Every workplace has hazards that pose potential threats to workers. Construction sites, for example, regularly expose workers to high elevations, heavy machinery, and dangerous construction materials, putting workers at risk of falls and injuries.
According to NSC Injury Facts, the construction industry experiences the highest number of workplace deaths. However, construction is just one of many industries with work environments that can compromise worker safety. Health care, education, forestry, agriculture, and aviation are other industries considered especially dangerous to work in.
Today, the issue of workplace safety has become more important than ever. With COVID-19 still spreading across the country, even the safest-seeming workplaces can pose a health risk to their workforces.
The top workplace dangers include:
- Slips, trips, and falls
- Electrical hazards
- Fire hazards
- Working in a confined or poorly ventilated space
- Physical hazards
- Ergonomic hazards
- Chemical hazards
- Biological hazards
- Noise/hearing damage hazards
Depending on the industry, employees may be exposed to one or more of these potential dangers.
The top ways to avoid workplace injury and/or death are:
- Implementing preventive safety measures
- Supplying protective equipment
- Performing routine safety inspections
Recognizing these risks and devising methods to mitigate them are an integral part of industrial hygiene, the science of keeping workplaces and their employees safe.
What Is Industrial Hygiene?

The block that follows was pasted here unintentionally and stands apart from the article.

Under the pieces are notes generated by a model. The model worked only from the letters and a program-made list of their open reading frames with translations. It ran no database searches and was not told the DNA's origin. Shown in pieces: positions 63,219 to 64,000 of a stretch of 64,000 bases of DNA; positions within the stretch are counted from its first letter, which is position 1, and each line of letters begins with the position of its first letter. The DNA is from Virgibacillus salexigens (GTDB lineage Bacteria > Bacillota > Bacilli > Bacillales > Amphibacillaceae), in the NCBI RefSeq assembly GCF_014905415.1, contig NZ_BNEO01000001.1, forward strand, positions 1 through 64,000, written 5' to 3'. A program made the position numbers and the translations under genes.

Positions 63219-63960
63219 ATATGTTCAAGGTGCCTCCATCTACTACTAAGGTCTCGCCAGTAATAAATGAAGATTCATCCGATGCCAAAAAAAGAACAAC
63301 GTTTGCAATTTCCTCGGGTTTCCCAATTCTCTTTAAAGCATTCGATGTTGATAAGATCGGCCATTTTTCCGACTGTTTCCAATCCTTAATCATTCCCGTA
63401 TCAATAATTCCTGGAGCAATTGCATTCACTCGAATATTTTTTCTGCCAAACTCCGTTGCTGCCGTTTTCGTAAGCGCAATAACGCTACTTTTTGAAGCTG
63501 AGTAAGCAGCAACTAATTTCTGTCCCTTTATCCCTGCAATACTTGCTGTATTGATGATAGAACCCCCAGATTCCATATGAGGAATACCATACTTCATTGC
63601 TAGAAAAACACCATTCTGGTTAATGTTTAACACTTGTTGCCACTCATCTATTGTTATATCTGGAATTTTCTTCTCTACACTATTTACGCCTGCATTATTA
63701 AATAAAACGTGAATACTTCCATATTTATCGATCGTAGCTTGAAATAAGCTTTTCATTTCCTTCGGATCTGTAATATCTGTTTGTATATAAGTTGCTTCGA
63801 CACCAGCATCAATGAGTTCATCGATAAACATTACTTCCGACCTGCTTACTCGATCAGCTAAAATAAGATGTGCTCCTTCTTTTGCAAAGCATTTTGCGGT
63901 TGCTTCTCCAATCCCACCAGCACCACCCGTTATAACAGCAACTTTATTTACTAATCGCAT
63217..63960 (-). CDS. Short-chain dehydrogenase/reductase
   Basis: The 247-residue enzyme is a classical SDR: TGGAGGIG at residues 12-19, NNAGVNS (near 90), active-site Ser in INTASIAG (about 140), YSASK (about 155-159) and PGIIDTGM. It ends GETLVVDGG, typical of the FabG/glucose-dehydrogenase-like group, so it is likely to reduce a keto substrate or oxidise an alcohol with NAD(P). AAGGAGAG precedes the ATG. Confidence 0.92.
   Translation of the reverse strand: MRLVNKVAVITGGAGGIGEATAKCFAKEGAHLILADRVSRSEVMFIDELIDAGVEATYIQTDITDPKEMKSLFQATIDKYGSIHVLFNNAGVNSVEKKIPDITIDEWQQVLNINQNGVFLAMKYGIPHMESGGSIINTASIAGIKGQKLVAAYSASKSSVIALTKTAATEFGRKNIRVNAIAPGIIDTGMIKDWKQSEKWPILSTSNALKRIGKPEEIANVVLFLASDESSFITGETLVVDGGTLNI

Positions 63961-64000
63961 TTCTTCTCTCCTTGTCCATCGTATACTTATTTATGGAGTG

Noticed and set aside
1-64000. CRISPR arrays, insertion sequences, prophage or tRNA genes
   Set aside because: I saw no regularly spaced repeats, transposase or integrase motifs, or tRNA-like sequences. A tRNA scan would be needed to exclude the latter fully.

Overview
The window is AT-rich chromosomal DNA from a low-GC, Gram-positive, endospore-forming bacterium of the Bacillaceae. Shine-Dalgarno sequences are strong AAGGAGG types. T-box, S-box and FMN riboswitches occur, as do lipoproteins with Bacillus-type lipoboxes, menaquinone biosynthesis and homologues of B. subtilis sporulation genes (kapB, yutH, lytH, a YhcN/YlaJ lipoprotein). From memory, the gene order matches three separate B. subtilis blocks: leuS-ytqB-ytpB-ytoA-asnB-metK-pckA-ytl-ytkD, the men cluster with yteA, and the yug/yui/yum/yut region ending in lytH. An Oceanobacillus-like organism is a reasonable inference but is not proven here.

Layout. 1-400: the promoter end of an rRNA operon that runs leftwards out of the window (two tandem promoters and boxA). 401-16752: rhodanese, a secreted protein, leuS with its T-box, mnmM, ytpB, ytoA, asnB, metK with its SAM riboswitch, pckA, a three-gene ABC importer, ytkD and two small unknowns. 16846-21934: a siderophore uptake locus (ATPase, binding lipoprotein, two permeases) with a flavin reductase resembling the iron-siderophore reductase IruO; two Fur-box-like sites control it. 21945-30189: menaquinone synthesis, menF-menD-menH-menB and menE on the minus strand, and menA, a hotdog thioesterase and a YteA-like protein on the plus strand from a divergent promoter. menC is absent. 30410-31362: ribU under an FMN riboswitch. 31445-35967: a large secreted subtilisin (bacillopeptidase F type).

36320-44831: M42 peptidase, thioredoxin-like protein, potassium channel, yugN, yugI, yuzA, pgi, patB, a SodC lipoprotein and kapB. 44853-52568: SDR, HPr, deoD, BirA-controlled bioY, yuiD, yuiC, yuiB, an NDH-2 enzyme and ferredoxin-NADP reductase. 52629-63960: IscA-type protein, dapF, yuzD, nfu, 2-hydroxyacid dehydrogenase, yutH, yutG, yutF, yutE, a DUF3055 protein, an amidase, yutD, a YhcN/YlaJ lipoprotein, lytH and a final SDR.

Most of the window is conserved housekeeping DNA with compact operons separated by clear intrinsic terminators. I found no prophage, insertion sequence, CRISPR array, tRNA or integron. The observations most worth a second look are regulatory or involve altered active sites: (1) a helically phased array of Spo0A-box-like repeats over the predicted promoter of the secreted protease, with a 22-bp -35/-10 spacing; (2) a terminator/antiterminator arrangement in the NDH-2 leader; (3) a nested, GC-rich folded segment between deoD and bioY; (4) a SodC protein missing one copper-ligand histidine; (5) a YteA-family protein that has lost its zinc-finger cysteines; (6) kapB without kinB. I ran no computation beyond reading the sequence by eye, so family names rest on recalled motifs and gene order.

The Occupational Safety and Health Administration (OSHA) defines industrial hygiene as the process of recognizing, evaluating, and controlling potentially harmful hazards in or around the workplace that may impact employees by causing injury or making them ill.
Industrial hygiene is important because it protects employees from a wide variety of injuries and illnesses, such as:
- Repetitive stress injuries: These are caused by performing the same motion many times throughout the day, which can have a negative impact on joints and bones.
- Hearing loss: This can occur when employees are exposed to high levels or high frequencies of noise.
- Poisoning: Toxic chemicals such as pesticides, herbicides, cleaning agents, and formaldehyde can lead to poisoning when absorbed through the skin.
- Respiratory conditions: Chronic bronchitis, pneumonitis, and asbestosis can result from exposure to air that contains dust or other contaminants.
- Skin diseases: Rashes, blisters, eczema, and dermatitis may occur when workers’ skin comes into direct contact with hazardous materials or chemicals.
- Nonfatal and fatal illnesses: Workers can be exposed to a wide variety of illnesses in settings such as hospitals and laboratories. Additionally, COVID-19 is a top concern for most companies whose workers spend extended periods of time close to one another.
When an employee is sick or injured, consequences result. First and foremost, productivity diminishes, which may translate to a loss of profit for the company. Additionally, workplace injuries and illnesses are damaging to morale and can lead other employees to think they, too, are in danger of getting sick or injured.
Implementing industrial hygiene programs and practices keeps employees safe and ensures companies can operate with minimal interruption. While OSHA puts certain requirements on companies through industrial hygiene regulations and occupational health standards, individual companies are responsible for hiring their own expert trained in identifying, analyzing, and controlling workplace conditions — an industrial hygienist.